Fukushima spews, Los Alamos burns, Vermont rages & we’ve almost lost Nebraska
June 29, 2011
Humankind is now threatened by the simultaneous implosion, explosion, incineration, courtroom contempt and drowning of its most lethal industry.
We know only two things for certain: worse is yet to come, and those in charge are lying about it—at least to the extent of what they actually know, which is nowhere near enough.
Indeed, the assurances from the nuke power industry continue to flow like the floodwaters now swamping the Missouri Valley heartland.
But major breakthroughs have come from a Pennsylvania Senator and New York’s Governor on issues of evacuation and shut-down. And a public campaign for an end to loan guarantees could put an end to the US industry once and for all.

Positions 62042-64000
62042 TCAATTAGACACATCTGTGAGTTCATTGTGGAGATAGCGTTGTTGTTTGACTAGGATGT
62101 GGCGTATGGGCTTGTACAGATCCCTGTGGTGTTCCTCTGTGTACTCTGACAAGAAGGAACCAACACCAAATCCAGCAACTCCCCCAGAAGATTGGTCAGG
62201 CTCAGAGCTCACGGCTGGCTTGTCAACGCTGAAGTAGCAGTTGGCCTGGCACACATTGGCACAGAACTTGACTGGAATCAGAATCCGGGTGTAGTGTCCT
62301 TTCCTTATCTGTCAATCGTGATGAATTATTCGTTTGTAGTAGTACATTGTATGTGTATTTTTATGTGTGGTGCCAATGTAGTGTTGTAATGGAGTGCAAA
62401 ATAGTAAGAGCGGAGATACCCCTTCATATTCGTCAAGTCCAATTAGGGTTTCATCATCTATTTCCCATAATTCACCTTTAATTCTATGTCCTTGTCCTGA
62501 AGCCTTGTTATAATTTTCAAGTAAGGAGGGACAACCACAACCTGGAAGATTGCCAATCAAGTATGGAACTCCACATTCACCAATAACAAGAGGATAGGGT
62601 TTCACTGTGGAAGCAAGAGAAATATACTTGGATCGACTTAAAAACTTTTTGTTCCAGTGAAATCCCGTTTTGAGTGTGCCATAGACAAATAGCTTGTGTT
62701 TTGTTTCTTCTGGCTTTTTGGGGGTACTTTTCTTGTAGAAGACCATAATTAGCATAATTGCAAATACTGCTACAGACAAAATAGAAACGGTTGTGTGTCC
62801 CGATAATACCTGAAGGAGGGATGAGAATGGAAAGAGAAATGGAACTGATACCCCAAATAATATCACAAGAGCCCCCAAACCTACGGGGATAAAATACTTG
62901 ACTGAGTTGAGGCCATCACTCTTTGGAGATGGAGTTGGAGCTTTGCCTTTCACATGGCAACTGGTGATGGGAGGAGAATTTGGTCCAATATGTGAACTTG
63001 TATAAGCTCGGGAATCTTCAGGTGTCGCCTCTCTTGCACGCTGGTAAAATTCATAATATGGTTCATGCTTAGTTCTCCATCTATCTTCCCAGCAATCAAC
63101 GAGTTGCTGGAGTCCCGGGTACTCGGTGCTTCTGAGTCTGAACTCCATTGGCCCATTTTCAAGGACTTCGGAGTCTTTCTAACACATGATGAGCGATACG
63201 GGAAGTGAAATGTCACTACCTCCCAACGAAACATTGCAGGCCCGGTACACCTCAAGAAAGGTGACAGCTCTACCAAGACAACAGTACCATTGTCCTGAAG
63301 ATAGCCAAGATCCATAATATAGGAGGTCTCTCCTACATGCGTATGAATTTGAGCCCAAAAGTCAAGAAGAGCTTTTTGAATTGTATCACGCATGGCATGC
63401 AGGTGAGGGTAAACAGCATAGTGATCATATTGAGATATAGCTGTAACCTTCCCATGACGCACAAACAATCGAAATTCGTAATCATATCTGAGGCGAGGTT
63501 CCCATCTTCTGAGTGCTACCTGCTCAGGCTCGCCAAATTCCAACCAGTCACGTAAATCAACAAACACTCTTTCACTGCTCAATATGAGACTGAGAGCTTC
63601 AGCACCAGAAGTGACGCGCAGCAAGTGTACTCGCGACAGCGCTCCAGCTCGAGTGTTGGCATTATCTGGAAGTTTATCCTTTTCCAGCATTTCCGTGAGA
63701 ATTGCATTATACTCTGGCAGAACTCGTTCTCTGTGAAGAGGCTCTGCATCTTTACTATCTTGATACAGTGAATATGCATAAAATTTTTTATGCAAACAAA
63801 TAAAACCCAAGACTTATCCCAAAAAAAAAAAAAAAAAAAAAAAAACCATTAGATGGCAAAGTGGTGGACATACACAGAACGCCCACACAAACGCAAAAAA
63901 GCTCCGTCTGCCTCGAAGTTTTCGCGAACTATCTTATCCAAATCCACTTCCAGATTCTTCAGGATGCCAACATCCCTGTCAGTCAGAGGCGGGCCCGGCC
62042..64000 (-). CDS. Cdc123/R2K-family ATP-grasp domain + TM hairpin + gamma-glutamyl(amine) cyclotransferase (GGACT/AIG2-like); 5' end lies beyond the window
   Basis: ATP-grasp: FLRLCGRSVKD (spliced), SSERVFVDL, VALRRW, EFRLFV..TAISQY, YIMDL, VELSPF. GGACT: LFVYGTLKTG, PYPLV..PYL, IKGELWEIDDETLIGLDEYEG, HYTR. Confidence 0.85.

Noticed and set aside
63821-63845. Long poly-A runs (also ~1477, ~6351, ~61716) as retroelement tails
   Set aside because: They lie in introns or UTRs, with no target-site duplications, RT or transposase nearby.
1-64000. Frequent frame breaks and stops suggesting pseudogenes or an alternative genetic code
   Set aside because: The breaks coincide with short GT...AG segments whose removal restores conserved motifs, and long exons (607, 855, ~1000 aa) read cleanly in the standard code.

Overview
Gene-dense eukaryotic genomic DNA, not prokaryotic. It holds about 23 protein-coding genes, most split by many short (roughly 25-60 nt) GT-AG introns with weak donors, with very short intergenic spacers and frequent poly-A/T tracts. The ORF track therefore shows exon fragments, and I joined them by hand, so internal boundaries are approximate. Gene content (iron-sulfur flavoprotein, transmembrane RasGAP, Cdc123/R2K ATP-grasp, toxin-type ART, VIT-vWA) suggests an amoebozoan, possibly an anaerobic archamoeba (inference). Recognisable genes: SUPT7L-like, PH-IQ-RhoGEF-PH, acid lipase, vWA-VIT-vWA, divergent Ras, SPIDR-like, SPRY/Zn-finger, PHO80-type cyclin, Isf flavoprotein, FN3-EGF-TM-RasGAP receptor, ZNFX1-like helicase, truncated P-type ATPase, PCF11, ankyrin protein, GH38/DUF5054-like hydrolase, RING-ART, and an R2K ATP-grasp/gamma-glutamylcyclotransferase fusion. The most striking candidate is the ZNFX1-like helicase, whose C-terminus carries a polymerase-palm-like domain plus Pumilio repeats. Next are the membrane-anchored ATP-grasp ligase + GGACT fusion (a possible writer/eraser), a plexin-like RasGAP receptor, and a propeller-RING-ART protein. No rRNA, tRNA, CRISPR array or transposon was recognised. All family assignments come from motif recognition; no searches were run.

FUKUSHIMA: The bad news continues to bleed from Japan with no end in sight. The “light at the end of the tunnel” is an out-of-control radioactive freight train, headed to the core of an endangered planet.
Widespread internal radioactive contamination among Japanese citizens around Fukushima has now been confirmed. Two whales caught some 650 kilometers from the melting reactors have shown intense radiation.
Plutonium, the deadliest substance known to our species, has been found dangerously far from the site.
Tokyo Electric and the Japanese government have admitted to three 100% meltdowns but can’t confirm with any reliability the current state of those cores. There’s reason to believe one or more have progressed to “melt-throughs” in which they burn through the thick stainless steel pressure vessel and onto the containment floor.
The molten cores may be covered with water. But whether they can melt further through the containments and into the ground remains unclear.
Possibilities may include a “China Syndrome” scenario in which one or more still-molten cores does melt through the containment and hits ground water. That could lead to a steam explosion that could blow still larger clouds of radioactive steam, water and debris into the atmosphere and ocean.
At least three explosions have occurred, one of which may have involved criticality.